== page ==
If you have questions about this or another related school matter, please contact Matt Keenan at 847-568-0160 or email

(Besides Skokie, Matt Keenan also serves the communities of Arlington Heights, Chicago, Deerfield, Des Plaines, Evanston, Glenview, Morton Grove, Mount Prospect, Niles, Northbrook, Park Ridge, Rolling Meadows, Wilmette and Winnetka.)


The city where you live does not have good schools. You really want to send your child to a neighboring school district, but you do not live there. You do, however, own some rental property. Or maybe, you are thinking of purchasing rental property in that district. You figure, you pay the taxes, shouldn’t your child be allowed to attend the schools?

In Illinois, the answer is no. While it may not seem fair, paying real estate taxes is not enough to establish residency for school purposes.

The Illinois Supreme Court dealt squarely with this issue in Connelly v Gibbs. A Chicago family wanted to obtain the improved special education services available to Skokie’s District 219 residents. Therefore, the family bought a condo in Skokie. The father and son lived in the condo during the week, but returned home on weekends. The Court specifically rejected this arrangement. Even though the family owned real estate in Skokie and paid real estate taxes for Skokie schools, the Court said that the Skokie residence was not the student’s “regular fixed, nighttime abode.” Furthermore, the family could not live in the condo for the sole purpose of going to school. Therefore, the son could not attend the schools and the family could be charged tuition.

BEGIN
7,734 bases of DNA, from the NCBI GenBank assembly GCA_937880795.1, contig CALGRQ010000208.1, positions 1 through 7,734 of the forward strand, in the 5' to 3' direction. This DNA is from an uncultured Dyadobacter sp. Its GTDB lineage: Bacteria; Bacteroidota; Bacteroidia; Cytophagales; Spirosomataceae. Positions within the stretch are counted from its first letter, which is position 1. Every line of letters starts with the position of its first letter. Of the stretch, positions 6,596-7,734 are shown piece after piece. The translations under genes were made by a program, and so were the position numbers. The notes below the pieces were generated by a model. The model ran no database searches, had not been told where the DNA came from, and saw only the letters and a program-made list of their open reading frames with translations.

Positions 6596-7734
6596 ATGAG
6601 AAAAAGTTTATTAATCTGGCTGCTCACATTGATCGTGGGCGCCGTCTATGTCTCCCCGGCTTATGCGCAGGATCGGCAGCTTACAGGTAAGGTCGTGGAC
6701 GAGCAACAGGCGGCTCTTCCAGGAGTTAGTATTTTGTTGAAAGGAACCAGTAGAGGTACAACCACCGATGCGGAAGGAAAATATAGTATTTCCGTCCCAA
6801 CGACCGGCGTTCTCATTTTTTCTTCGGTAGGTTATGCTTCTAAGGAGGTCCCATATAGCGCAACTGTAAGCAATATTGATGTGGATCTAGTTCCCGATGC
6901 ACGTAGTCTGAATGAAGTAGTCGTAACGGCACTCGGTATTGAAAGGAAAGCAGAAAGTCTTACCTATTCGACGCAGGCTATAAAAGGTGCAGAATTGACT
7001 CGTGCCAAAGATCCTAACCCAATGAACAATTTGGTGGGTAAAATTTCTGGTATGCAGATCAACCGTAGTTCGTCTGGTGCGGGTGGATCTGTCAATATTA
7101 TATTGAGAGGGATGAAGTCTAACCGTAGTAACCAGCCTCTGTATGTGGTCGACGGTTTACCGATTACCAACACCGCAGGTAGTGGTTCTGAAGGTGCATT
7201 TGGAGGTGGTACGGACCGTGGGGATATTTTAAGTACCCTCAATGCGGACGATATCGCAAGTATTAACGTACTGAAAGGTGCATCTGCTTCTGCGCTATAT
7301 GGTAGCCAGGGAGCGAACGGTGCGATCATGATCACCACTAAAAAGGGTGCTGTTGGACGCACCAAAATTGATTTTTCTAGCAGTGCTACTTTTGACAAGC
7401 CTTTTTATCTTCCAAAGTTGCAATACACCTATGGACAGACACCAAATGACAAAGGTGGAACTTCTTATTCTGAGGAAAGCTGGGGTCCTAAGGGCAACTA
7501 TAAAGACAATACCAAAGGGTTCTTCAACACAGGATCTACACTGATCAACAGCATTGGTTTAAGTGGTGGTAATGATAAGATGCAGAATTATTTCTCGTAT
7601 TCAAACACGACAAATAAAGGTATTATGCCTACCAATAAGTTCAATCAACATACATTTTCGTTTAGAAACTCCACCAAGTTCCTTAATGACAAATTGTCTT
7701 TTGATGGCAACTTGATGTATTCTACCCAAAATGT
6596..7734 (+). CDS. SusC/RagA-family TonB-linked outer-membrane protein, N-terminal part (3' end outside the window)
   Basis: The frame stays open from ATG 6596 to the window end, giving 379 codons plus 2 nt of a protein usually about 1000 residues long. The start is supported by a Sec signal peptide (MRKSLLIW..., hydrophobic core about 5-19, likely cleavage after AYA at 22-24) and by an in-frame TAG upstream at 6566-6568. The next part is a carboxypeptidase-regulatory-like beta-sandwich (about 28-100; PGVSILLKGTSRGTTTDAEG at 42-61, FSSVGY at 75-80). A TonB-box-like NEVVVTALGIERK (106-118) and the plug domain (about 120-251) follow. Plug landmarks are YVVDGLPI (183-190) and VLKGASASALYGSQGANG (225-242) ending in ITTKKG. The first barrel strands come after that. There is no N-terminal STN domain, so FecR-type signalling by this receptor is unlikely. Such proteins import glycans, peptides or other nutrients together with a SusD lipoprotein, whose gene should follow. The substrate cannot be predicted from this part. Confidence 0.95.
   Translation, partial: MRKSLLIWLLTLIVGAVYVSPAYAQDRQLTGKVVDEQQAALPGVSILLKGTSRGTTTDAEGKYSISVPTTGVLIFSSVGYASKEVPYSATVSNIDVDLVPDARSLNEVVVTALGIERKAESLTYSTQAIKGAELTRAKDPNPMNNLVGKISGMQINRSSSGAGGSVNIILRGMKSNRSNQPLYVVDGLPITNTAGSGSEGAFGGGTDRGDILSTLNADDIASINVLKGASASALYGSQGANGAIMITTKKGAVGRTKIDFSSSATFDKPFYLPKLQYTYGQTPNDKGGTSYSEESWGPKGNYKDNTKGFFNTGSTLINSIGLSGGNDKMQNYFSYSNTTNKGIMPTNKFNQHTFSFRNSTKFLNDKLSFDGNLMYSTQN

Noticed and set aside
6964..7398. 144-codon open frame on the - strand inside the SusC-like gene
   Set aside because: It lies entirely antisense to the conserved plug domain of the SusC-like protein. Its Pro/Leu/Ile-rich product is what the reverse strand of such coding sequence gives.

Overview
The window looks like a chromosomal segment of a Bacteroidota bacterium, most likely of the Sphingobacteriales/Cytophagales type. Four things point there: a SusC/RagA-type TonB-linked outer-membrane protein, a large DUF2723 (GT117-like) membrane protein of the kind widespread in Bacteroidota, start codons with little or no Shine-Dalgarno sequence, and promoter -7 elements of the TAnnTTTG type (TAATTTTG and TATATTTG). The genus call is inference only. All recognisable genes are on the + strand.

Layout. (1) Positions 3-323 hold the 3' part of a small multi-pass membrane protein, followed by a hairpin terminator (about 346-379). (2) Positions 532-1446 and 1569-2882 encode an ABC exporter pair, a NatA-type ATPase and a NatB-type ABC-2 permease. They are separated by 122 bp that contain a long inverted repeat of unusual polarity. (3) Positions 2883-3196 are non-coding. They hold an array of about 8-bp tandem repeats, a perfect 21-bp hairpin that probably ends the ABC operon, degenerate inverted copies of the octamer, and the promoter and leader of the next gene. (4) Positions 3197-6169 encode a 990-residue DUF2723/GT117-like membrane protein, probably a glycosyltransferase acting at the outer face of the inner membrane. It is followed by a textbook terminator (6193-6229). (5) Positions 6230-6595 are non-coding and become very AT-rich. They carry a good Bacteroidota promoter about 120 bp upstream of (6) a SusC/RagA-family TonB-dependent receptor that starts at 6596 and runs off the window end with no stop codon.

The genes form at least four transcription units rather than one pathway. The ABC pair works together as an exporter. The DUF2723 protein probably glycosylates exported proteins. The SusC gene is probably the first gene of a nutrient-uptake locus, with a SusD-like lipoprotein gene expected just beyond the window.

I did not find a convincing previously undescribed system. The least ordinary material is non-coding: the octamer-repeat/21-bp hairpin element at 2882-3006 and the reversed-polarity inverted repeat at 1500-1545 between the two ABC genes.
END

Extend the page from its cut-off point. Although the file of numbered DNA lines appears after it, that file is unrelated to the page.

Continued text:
Based on this case, Illinois residents can only send their children tuition free to the district where they intend to make a permanent home with a fixed nighttime abode, but not solely for the purpose of going to school. Owning real estate or even leasing an apartment in another community is not enough to establish school residency.

If you receive notice from your child’s school disputing your residency, do not attempt to handle this matter yourself. Parents often make incriminating statements that could cost them thousands of dollars in tuition money. While we never advise any client to lie or perpetuate a fraud on the school district, which is a criminal act, an experienced school law attorney can help you present your case in the best light. If you are a legitimate resident, an attorney can help establish that with the school district. If you are not, the attorney may be able to help minimize the costs to you.

If you have questions about this or another related school matter, please contact Matt Keenan at 847-568-0160 or email